9. 5 out of 5

    Andrew

    It probably isn't fair to rate it without reading the entire book, but I couldn't get 20 pages in before my brain shut down. Why did I decide to read a 200+ page book about neuroeconomics and money? I already understand the fallibility of using instinct/intuition for complex decisions like investing. The book follows the common, serialized format of sharing stories about tests and experiments to prove a point. It adds in quiz questions and thought experiments to further solidify the point which s It probably isn't fair to rate it without reading the entire book, but I couldn't get 20 pages in before my brain shut down. Why did I decide to read a 200+ page book about neuroeconomics and money? I already understand the fallibility of using instinct/intuition for complex decisions like investing. The book follows the common, serialized format of sharing stories about tests and experiments to prove a point. It adds in quiz questions and thought experiments to further solidify the point which some may find enjoyable. I personally found this immediately unnecessary and exhausting to drudge through. It immediately became clear to me that I would not be able to get an itemized list of action items to safeguard myself from my reflexive brain's fallibility when it comes to investing. Maybe I disliked this so much because I already read Common Sense on Mutual Funds by Jack Boyle, which thoroughly proved that high portfolio turnover that comes from an actively managed fund is a cost prohibitive practice for the birds. Maybe those birds are the ones who should be reading this book instead of me.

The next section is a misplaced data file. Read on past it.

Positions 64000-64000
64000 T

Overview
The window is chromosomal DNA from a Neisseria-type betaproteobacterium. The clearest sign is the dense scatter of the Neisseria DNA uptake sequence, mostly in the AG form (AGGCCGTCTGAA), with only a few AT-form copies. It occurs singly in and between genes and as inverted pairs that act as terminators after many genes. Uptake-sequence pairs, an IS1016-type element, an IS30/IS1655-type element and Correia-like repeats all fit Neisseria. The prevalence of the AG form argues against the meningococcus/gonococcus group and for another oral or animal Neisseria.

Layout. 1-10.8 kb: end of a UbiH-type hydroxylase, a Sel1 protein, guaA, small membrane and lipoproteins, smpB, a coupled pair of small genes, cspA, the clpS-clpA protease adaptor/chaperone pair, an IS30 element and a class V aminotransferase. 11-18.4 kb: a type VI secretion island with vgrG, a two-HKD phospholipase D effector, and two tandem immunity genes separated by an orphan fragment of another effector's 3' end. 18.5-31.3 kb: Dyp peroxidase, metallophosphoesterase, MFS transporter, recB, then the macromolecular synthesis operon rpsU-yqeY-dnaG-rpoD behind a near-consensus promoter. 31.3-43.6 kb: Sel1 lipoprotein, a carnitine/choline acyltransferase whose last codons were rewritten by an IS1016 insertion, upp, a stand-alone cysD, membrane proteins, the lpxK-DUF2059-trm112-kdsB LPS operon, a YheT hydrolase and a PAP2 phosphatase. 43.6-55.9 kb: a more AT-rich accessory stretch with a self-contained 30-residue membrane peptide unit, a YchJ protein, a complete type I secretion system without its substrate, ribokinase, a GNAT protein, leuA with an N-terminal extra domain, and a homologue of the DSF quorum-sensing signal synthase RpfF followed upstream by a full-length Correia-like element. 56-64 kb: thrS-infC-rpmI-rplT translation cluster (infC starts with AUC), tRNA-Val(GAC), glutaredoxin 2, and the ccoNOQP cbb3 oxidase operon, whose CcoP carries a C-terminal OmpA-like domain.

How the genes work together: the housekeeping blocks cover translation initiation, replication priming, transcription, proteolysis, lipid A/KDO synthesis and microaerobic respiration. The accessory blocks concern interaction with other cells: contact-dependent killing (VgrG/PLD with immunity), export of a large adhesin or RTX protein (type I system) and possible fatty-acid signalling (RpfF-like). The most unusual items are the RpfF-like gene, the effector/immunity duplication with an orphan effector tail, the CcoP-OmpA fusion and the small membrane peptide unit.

10. 4 out of 5

    Matt

    A deep look into the field of neuroeconomics, which studies the way our brains react to thinking about finances and investing.  This book references loads of great research on the emotions involved with investing and the specific parts of the brain that are involved with financial decisions.  It also details the differences between our reflexive and reflective thinking and describes how we as humans are wired to live for today instead of saving for tomorrow.  There are several great investing ti A deep look into the field of neuroeconomics, which studies the way our brains react to thinking about finances and investing.  This book references loads of great research on the emotions involved with investing and the specific parts of the brain that are involved with financial decisions.  It also details the differences between our reflexive and reflective thinking and describes how we as humans are wired to live for today instead of saving for tomorrow.  There are several great investing tips included such as portfolio design, the benefits of auto-rebalancing and even an investing checklist to consult when buying a stock or mutual fund. The closing chapter in Happiness was my favorite; it describes happiness in life as 3 basic paths: having, doing and being.  He explains how happiness from having possessions fades over time, but happiness from doing (experiences and activities) and being (getting involved with community or a cause) is more meaningful and lasts much longer.